By Lina Chern,

Why should I read it?

1 author picked Play the Fool as one of their favorite books, and they share why you should read it.

What is this book about?

A cynical tarot card reader seeks to uncover the truth about her friend’s mysterious death in this delightfully clever whodunit, “a delicious blend of suspense and madcap humor” (Library Journal, starred review).

For Katie True, a keen gut and quick wit are just tools of the trade. After a failed attempt at adulting in Chicago, she’s back in the suburbs living a bit too close to her overbearing parents, jumping from one dead-end job to the next, and flipping through her tarot deck for guidance. Then along comes Marley.

Mysterious, worldly, and comfortable in her own skin, Marley takes a…


The Road from Belhaven

By Margot Livesey,

Book cover of The Road from Belhaven

Margot Livesey Author Of The Road from Belhaven

New book alert!

Who am I?

Author Reader Secret orphan Professor Scottish Novelist

Margot's 3 favorite reads in 2023

What is my book about?

The Road from Belhaven is set in 1880s Scotland. Growing up in the care of her grandparents on Belhaven Farm, Lizzie Craig discovers as a small girl that she can see the future. But she soon realises that she must keep her gift a secret. While she can sometimes glimpse the future, she can never change it.

Nor can Lizzie change the feelings that come when a young man named Louis, visiting Belhaven for the harvest, begins to court her. Why have the adults around her never told her that the touch of a hand can change everything? When she follows Louis to Glasgow, she begins to learn the limits of his devotion and the complexities of her own affections.

The Road from Belhaven

By Margot Livesey,

What is this book about?

From the New York Times best-selling author of The Flight of Gemma Hardy, a novel about a young woman whose gift of second sight complicates her coming of age in late-nineteenth-century Scotland

Growing up in the care of her grandparents on Belhaven Farm, Lizzie Craig discovers as a small child that she can see into the future. But her gift is selective—she doesn’t, for instance, see that she has an older sister who will come to join the family. As her “pictures” foretell various incidents and accidents, she begins to realize a painful truth: she may glimpse the future, but…


Book cover of Mythologies

David Baboulene Author Of The Primary Colours of Story

From my list on how stories work and how to write your story.

Who am I?

I was lucky enough not only to get published in my thirties, I also got a film deal for those first two books. I was flown to Hollywood and it was all very grand. However, what they did to my stories in translating them into film scripts horrified me. And ruined them. And the films never got made. I started to look deeper into what ‘experts’ did, and it was awful. I became obsessed with how stories work, developed my own ‘knowledge gap’ theory, proved it through my Ph.D. research, and became a story consultant in the industry. Story theory has completely taken over my life and I love it!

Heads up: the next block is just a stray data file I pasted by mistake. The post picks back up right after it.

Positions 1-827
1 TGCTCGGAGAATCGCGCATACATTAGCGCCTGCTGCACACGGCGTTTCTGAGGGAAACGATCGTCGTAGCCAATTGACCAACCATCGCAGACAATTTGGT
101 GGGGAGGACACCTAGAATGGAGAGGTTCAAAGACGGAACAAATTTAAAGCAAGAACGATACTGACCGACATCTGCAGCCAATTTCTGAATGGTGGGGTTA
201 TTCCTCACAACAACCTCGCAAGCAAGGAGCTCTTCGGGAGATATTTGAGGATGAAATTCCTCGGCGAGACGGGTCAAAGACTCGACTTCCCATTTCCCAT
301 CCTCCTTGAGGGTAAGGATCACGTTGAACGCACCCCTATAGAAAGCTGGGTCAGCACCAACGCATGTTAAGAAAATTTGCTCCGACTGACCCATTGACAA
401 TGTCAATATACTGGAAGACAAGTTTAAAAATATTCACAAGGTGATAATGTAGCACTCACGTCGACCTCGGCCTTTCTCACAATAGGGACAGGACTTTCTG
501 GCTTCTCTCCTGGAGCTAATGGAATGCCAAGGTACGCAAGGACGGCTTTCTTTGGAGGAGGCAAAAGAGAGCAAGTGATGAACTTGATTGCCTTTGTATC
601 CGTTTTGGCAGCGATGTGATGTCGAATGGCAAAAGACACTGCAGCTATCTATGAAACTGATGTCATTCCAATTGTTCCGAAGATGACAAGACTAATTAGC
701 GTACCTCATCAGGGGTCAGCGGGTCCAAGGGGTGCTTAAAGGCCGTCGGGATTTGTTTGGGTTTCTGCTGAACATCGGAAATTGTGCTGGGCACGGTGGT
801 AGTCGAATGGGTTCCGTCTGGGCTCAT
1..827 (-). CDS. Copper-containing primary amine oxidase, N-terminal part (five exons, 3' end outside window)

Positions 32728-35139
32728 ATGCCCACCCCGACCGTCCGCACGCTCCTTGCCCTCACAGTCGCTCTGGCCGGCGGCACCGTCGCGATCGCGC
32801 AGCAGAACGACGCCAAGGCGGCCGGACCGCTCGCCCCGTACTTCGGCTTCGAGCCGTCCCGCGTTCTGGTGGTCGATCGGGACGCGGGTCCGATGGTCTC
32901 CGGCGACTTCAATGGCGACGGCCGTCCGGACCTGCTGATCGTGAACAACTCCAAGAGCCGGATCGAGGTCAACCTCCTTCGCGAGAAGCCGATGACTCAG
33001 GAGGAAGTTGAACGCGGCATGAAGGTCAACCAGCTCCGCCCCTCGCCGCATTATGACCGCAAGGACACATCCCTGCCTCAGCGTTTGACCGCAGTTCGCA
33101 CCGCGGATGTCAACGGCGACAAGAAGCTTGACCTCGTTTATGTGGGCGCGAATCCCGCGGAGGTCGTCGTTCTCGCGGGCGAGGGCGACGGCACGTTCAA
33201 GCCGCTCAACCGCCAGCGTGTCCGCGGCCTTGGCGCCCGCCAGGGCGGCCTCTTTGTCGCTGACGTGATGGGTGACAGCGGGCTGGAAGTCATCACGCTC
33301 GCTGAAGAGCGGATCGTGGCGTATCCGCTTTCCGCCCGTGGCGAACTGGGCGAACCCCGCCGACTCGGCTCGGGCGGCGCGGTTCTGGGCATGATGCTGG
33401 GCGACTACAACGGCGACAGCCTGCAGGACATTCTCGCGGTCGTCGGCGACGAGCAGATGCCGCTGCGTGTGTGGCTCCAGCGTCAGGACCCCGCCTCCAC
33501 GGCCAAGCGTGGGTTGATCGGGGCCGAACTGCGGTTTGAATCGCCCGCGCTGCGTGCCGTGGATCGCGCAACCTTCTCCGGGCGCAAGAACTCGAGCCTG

David's book list on how stories work and how to write your story

David Baboulene Why did David love this book?

A story is not the words that you write down. That’s a narrative. A story is what your audience builds in mind for themselves when they receive the narrative.

If I give you a six-word story: For sale. Baby’s shoes. Never worn. You don’t just see an advertisement. You think about the lives of the people who placed the advertisement, right?!

What you just did in your mind is how stories work, and Roland Barthes was the first to recognise this. His book is a series of articles demonstrating the mythology that lies behind the words and symbols we are fed in everyday life.

My knowledge gap theory of how stories work owes a great deal to Roland Barthes, and this book in particular.

By Roland Barthes,

Why should I read it?

1 author picked Mythologies as one of their favorite books, and they share why you should read it.

What is this book about?

"No denunciation without its proper instrument of close analysis," Roland Barthes wrote in his preface to Mythologies. There is no more proper instrument of analysis of our contemporary myths than this book―one of the most significant works in French theory, and one that has transformed the way readers and philosophers view the world around them.

Our age is a triumph of codification. We own devices that bring the world to the command of our fingertips. We have access to boundless information and prodigious quantities of stuff. We decide to like or not, to believe or not, to buy or not.…


Book cover of Maids of Misfortune

Susan Page Davis Author Of Blue Plate Special

From my list on cozy mysteries by contemporary authors.

Who am I?

A good puzzle will draw me in every time, and I’ve always loved mysteries. When I was a kid, Trixie Belden was my favorite sleuth. In junior high, I tried my hand at writing a few mystery stories. I also discovered logic puzzles about this time. In a mystery, you have to locate the clues and put them together in a logical manner to solve the riddle. Now I’m the author of 100 published books. Many of them are mysteries, and most of the ones that aren’t have elements of mystery within the story. 

Susan's book list on cozy mysteries by contemporary authors

Susan Page Davis Why did Susan love this book?

I love historical mysteries, and this series set in nineteenth-century San Francisco delivers the goods. I really like the main character, Annie Fuller. She’s been left on her own, and she excels at her ventures as a boardinghouse owner and a financial advisor. When she learns she has sleuthing talents as well, there’s no stopping her. In this book, she goes undercover as a housemaid to solve a mystery.